Kristina Buozyte: Of course, British actors are the best and we had a super great talents like Eddie Marsan, who has such huge experience, and Rosy McEwen, who’s just pure talent. She can do everything and she just goes inside and it just depends on what button you can press and she provides you a big, big palette of emotion, so it was so interesting to work with them, and to see this dynamic between [all of] them. All the actors were very generous and not only [with their time] in rehearsals and on set, but they were generous also for each other and for their characters, so each actor pushed really the borders of the characters that we couldn’t even imagine. It was the same with Richard Brake, [who’s typically] known as a bad guy, and here he was as a loving father and so sincere. He has three kids at home and he brought all of this life and warmth that we haven’t seen before, so there were many surprises.
You also have Darius, Vesper’s droid companion that really comes to life. Is that created entirely with VFX or is there something physical to film on set?
Kristina Buozyte: It was very interesting, and our big challenge and our big bet because we needed to build a real flying drone that we could control…
Bruno Samper: It was our BB-8 challenge. [laughs]
Kristina Buozyte: And our Lithuanian team worked seven months from the drawing to the flying ball because when we started, we didn’t know if it can fly, how it will be controlled and if we can film it for real. In fact it was four different drones on set – it was a flying one, a drone on a rig, a drone you could carry and do something and after it was a jag drone. It was very funny because recently we watched the movie with our [cinematographer] and he said, “You know what? I don’t know which drone is real and which is not.” [laughs] So it was really a big achievement of our visual FX house and visual FX crew who made it real in each shot.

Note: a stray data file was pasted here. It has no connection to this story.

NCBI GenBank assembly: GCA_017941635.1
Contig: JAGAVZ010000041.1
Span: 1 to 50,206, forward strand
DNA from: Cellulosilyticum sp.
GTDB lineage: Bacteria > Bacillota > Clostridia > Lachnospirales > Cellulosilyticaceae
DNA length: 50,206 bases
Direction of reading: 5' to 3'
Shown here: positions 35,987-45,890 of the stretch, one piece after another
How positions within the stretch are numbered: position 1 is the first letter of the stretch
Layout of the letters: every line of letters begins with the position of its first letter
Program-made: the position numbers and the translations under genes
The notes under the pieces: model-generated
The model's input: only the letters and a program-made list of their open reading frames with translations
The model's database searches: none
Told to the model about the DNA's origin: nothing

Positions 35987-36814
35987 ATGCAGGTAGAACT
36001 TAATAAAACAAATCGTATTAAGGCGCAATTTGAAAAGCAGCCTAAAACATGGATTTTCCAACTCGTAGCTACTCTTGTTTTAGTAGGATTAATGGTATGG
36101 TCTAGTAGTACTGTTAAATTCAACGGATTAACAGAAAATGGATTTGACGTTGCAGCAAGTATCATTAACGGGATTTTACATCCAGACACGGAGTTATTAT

It’s so seamlessly integrated, and I know “Vanishing Waves” took a year in post-production. Having gone through such an extensive process before, did it help you figure out how to create the most efficient and economical shoot here to create something this ambitious?
Bruno Samper: Yeah, it’s not only a question of [time]. It’s a question of budget also and if you have big ambition and not a big budget, you need time and then yes, the post-production was about one year. It was pretty intense, but we have four VFX companies, three in France and one in Belgium and all the companies were totally committed to the movie because they don’t have a chance every day in Europe to work on sci-fi movies. It was really a passion project.
Kristina Buozyte: Yes, without passion of the team at each step of this movie – on set for production, the costumes, sound, effects, it wouldn’t be as it is. The budget was very constrained, but we were blessed with luck and really blessed with the team who gave much more. It was somehow an inner challenge that they could make this movie to be proud of and I can say they are really proud.